Skip to main content
main-content

04.05.2018 | Original Article | Ausgabe 10/2018

Supportive Care in Cancer 10/2018

Advanced imaging and hospice use in end-of-life cancer care

Zeitschrift:
Supportive Care in Cancer > Ausgabe 10/2018
Autoren:
Michaela A. Dinan, Lesley H. Curtis, Soko Setoguchi, Winson Y. Cheung
Wichtige Hinweise

Electronic supplementary material

The online version of this article (https://​doi.​org/​10.​1007/​s00520-018-4223-0) contains supplementary material, which is available to authorized users.

Abstract

Introduction

Advanced imaging can inform prognosis and may be a mechanism to de-escalate unnecessary end-of-life care in patients with cancer. Associations between greater use of advanced imaging and less-aggressive end-of-life care in real-world practice has not been examined.

Methods

We conducted a retrospective analysis of SEER-Medicare data on patients who died from breast, lung, colorectal, or prostate cancer between 2002 and 2007. Hospital referral region (HRR)-level use of computerized tomography (CT), magnetic resonance imaging, and positron emission tomography was categorized by tertile of imaging use and correlated with hospice enrollment overall and late hospice enrollment using multivariable logistic regression.

Results

A total of 55,058 patients met study criteria. Hospice use ranged from 50.8% (colorectal cancer) to 62.1% (prostate cancer). In multivariable analyses, hospital referral regions (HRRs) with high rates of CT imaging were associated with lower odds of hospice enrollment (odds ratio, 0.80; 95% CI, 0.70–0.90) and late enrollment among those who did enroll (odds ratio, 1.49; 95% CI, 1.26–1.76). HRRs with the highest rates of CT use were predominantly located in the Midwest and Northeast and associated with higher percentage population of black patients (14.5 vs 5.6%), greater comorbidity (28.4 vs 23.7%), metropolitan residence (93.9 vs 78.5%), and less than high school education (26.4 vs 19.3%).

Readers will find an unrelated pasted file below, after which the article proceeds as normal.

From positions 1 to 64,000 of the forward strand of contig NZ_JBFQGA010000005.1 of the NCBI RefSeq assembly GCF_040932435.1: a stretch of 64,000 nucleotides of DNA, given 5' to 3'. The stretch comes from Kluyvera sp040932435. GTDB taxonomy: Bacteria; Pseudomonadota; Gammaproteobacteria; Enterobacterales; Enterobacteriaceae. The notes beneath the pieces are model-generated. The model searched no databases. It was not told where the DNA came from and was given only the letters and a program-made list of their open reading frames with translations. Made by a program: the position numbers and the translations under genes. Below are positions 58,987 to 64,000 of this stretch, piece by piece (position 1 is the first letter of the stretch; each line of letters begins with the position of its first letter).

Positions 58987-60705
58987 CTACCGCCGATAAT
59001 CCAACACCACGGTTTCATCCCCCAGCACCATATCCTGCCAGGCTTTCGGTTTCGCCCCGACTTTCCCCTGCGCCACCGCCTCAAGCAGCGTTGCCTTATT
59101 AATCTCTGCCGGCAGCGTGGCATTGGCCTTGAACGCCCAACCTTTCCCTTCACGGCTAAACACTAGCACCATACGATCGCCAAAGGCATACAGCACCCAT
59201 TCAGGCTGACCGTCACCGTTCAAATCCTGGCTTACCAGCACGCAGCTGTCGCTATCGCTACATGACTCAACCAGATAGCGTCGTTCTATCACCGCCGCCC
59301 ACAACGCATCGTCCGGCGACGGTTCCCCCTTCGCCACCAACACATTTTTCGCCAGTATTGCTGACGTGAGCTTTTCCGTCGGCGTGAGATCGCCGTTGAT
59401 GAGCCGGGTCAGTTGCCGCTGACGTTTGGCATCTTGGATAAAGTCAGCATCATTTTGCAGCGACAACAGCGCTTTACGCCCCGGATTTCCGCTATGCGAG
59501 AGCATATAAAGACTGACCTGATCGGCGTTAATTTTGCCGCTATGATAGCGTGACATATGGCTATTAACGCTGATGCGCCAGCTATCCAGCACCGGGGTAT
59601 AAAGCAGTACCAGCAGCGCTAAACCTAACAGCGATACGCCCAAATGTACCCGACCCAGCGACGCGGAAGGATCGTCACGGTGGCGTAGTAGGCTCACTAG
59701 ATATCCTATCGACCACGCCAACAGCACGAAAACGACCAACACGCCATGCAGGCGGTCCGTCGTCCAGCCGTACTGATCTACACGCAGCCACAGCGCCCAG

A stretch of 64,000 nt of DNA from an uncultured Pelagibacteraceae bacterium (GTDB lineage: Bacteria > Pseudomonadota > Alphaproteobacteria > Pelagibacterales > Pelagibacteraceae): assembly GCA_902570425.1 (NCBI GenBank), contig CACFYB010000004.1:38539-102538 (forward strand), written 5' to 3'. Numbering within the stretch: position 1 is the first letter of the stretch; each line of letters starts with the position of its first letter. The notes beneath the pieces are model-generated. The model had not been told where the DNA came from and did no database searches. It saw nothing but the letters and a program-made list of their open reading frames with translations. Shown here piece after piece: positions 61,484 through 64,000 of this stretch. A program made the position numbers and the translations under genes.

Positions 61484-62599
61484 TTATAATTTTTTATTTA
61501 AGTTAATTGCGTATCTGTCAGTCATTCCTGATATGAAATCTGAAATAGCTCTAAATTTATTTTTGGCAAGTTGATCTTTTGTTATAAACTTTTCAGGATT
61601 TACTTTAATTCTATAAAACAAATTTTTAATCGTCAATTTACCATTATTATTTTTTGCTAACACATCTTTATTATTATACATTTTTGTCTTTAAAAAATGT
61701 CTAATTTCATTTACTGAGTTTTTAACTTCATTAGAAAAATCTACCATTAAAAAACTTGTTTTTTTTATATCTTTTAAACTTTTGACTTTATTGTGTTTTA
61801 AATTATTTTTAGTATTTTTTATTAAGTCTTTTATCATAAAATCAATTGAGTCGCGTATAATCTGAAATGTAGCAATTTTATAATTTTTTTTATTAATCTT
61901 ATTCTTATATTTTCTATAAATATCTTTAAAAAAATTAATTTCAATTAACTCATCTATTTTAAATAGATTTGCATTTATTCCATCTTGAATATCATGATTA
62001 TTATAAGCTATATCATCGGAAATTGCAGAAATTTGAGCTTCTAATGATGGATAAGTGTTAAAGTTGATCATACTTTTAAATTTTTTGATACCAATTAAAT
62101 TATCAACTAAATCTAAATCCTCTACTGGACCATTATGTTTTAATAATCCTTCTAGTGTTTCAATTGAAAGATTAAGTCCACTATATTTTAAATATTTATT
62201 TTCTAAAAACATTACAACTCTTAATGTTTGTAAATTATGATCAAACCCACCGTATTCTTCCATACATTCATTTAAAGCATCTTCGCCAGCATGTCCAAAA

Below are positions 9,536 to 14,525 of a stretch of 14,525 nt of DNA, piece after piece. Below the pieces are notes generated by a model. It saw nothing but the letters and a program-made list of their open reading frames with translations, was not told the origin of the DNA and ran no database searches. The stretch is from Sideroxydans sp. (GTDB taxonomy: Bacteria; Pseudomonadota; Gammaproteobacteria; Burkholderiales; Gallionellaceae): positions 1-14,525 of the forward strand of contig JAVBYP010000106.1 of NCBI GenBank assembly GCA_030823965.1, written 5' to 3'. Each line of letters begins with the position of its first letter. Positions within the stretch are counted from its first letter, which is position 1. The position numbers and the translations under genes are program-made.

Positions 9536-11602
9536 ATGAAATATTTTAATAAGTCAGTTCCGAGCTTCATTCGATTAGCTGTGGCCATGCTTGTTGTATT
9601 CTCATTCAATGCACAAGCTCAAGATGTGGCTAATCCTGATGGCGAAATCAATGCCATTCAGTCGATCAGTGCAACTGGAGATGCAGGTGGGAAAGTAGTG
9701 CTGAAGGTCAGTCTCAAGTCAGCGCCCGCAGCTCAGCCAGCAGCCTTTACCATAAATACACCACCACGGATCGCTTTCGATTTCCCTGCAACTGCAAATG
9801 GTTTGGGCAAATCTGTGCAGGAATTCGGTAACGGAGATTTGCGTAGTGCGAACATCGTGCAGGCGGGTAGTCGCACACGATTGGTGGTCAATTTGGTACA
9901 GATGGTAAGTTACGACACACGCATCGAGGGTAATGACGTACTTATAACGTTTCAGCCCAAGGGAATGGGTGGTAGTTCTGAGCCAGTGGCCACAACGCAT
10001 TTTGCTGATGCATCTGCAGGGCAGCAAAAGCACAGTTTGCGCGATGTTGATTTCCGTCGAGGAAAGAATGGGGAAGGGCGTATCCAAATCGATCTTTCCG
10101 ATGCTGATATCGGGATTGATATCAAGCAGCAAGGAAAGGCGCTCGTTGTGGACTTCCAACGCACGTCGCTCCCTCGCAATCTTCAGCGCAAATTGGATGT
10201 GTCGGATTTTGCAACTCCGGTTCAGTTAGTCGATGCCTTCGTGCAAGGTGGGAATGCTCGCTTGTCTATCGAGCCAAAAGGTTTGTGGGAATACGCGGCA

Conclusion

In this population-based retrospective study, we did not observe evidence that overall and timely hospice are associated with higher rates of imaging near the end of life. An observed association between higher rates of imaging, particularly CT, may be explained in part by HRR-level differences in practice patterns and patient demographic characteristics. Further research is warranted to explore the ability of oncologic imaging to appropriately de-escalate care.

Bitte loggen Sie sich ein, um Zugang zu diesem Inhalt zu erhalten

★ PREMIUM-INHALT
e.Med Interdisziplinär

Mit e.Med Interdisziplinär erhalten Sie Zugang zu allen CME-Fortbildungen und Fachzeitschriften auf SpringerMedizin.de. Zusätzlich können Sie eine Zeitschrift Ihrer Wahl in gedruckter Form beziehen – ohne Aufpreis.

Bis zum 22.10. bestellen und 100 € sparen!

Weitere Produktempfehlungen anzeigen
Zusatzmaterial
Literatur
Über diesen Artikel

Weitere Artikel der Ausgabe 10/2018

Supportive Care in Cancer 10/2018Zur Ausgabe
  1. Das kostenlose Testabonnement läuft nach 14 Tagen automatisch und formlos aus. Dieses Abonnement kann nur einmal getestet werden.

Neu im Fachgebiet Onkologie

 

 

 
 

Mail Icon II Newsletter

Bestellen Sie unseren kostenlosen Newsletter Update Onkologie und bleiben Sie gut informiert – ganz bequem per eMail.

Bildnachweise